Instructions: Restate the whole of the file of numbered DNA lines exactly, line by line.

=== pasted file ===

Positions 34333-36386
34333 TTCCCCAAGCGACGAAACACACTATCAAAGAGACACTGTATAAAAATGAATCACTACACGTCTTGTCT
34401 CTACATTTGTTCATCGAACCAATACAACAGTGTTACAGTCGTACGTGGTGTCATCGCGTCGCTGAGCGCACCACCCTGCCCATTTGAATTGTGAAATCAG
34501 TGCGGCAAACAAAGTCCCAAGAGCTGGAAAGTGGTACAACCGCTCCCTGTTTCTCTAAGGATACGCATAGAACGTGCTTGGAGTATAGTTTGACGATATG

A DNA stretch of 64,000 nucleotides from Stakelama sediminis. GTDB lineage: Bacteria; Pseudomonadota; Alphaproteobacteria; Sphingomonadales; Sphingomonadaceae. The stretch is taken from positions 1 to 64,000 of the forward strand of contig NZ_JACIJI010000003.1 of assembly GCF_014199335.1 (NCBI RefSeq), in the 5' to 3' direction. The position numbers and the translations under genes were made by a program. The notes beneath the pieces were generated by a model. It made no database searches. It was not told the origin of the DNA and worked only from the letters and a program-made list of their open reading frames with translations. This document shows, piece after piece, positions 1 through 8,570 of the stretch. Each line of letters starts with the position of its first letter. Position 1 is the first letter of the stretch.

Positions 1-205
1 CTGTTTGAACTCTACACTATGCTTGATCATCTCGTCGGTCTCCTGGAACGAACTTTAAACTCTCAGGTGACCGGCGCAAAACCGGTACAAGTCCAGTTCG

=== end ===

Positions 34333-36386
34333 TTCCCCAAGCGACGAAACACACTATCAAAGAGACACTGTATAAAAATGAATCACTACACGTCTTGTCT
34401 CTACATTTGTTCATCGAACCAATACAACAGTGTTACAGTCGTACGTGGTGTCATCGCGTCGCTGAGCGCACCACCCTGCCCATTTGAATTGTGAAATCAG
34501 TGCGGCAAACAAAGTCCCAAGAGCTGGAAAGTGGTACAACCGCTCCCTGTTTCTCTAAGGATACGCATAGAACGTGCTTGGAGTATAGTTTGACGATATG

A DNA stretch of 64,000 nucleotides from Stakelama sediminis. GTDB lineage: Bacteria; Pseudomonadota; Alphaproteobacteria; Sphingomonadales; Sphingomonadaceae. The stretch is taken from positions 1 to 64,000 of the forward strand of contig NZ_JACIJI010000003.1 of assembly GCF_014199335.1 (NCBI RefSeq), in the 5' to 3' direction. The position numbers and the translations under genes were made by a program. The notes beneath the pieces were generated by a model. It made no database searches. It was not told the origin of the DNA and worked only from the letters and a program-made list of their open reading frames with translations. This document shows, piece after piece, positions 1 through 8,570 of the stretch. Each line of letters starts with the position of its first letter. Position 1 is the first letter of the stretch.

Positions 1-205
1 CTGTTTGAACTCTACACTATGCTTGATCATCTCGTCGGTCTCCTGGAACGAACTTTAAACTCTCAGGTGACCGGCGCAAAACCGGTACAAGTCCAGTTCG